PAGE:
What I mean is, in response to Ariella's comment, that there are a couple of governments that came to mind that are stacked with engineers in power positions, China and Egypt. China may or may not be good at planning infrastructure with solid engineering principles (her words). They have their share of infrastructure successes and disasters just like the U.S. which is not stacked with engineers in power positions.

    Egypt too has a lot of engineers in cabinet positions but we don't associate Egypt with fail safe infrastructure operations.

    I probably over thought this… but maybe it doesn't take an engineering mind to build a sound national infrastructure. 

     

     

  8. ahdand
    March 7, 2013

    “Just like Thailand receovered from the last disaster I imagine it will take this one in its stride after a wobble or two 😉

    @FlyingScot: Positive thinking but I wont back it since I feel its too early to predict something like that plus the situation at that time is totally different from this. True they have to focus heavily on this matter and pre-plan what they are going to do in such a scenario. 

  9. Brian Fuller
    March 7, 2013

    What do you think had a bigger impact on the supply chain, the earthquake and tsunami or the floods? Seems to me the chain bounced back reasonably quickly after each, despite early fears of supply paralyzation in some areas. 

     

  10. Daniel
    March 7, 2013

    Brain, its ok. I think in most of the countries politician are either with administrative or civics or economics or with law background. Only very few are from engineering or medical field. I personally feels that ministers portfolio has to given to expert peoples from same line of profession.

  11. Daniel
    March 7, 2013

    “Positive thinking but I wont back it since I feel its too early to predict something like that plus the situation at that time is totally different from this”

    Nimantha, I think I can give/update you a real picture by end of this month. From March 15 th to 24, I will be in Thailand for attending various meetings/conferences with respect to supply of semiconductor components.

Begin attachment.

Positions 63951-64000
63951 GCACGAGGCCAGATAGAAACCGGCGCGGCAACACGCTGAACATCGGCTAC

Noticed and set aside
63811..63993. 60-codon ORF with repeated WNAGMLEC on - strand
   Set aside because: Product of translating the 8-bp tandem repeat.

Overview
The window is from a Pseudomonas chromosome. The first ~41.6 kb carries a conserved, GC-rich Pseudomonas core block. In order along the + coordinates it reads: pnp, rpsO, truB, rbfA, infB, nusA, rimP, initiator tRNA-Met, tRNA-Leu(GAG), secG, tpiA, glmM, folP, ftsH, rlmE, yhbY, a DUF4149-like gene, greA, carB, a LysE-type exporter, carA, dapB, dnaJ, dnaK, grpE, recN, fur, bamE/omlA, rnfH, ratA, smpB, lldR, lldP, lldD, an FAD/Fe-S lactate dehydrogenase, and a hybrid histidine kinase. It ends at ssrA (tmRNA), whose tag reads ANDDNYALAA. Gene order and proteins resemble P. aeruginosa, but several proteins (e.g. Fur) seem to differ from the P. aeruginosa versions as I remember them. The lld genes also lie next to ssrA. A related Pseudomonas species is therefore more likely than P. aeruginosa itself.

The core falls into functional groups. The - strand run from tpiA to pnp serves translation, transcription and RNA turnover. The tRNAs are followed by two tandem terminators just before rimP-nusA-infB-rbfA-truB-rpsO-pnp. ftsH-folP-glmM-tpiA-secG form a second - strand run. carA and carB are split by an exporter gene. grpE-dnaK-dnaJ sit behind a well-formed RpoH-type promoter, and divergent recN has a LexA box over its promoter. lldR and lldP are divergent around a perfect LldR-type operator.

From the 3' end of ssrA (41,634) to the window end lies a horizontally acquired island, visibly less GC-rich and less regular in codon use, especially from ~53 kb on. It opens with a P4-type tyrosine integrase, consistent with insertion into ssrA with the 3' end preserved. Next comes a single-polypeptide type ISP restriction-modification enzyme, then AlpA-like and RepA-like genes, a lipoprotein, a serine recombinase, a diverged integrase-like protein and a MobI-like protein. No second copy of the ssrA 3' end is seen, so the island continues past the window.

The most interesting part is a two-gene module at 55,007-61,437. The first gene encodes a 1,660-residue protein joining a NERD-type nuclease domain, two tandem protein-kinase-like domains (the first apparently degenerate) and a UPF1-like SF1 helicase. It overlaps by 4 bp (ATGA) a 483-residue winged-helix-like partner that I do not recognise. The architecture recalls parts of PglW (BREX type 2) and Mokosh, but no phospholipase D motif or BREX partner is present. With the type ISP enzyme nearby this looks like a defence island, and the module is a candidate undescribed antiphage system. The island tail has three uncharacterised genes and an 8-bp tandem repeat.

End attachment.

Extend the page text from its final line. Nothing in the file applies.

12. Brian Fuller
    March 8, 2013

    As of today, it looks like Thailand is gearing up for rolling blackouts during that week in April when its generation capacity gets cut. 

    http://www.nationmultimedia.com/business/Egat-industries-tackle-looming-power-shortfall-30201553.html

     

  13. Wale Bakare
    March 9, 2013

    Do you fearing more on power over natural disasters – earthquake and floods?

  14. SunitaT
    March 10, 2013

    A month from now, the country's power grid could be brought to its knees thanks to routine maintenance on a gas-fired power plant in Myanmar.

    @Brian, thanks for this update. I am curious to know if this maintenance is done every year ? Why dont they have any backup power-supply during this maintenance ?

  15. ahdand
    March 10, 2013

    Yes Wale since I feel that natural disasters can be forecasted most of the times but power struggles cannot be forecasted plus has dangerous effects on the economy.

  16. Clairvoyant
    March 11, 2013

    Tirlapur, it seems that Thailand doesn't even have the infrastructure to meet regular power demand, therefore it wouldn't have any backup power generation.

  17. ahdand
    March 12, 2013

    Jacob: That would be great. Waiting for your update then. Thank you.

  18. Daniel
    March 14, 2013

    Brain, it seems that the issue is due to the shortage in supply of natural gas from Myanmar. Since majority of power generation is based on this natural gas, this supply cut can cause a shortage of about 70% in power generation. Am not getting how industries can survive during this off period.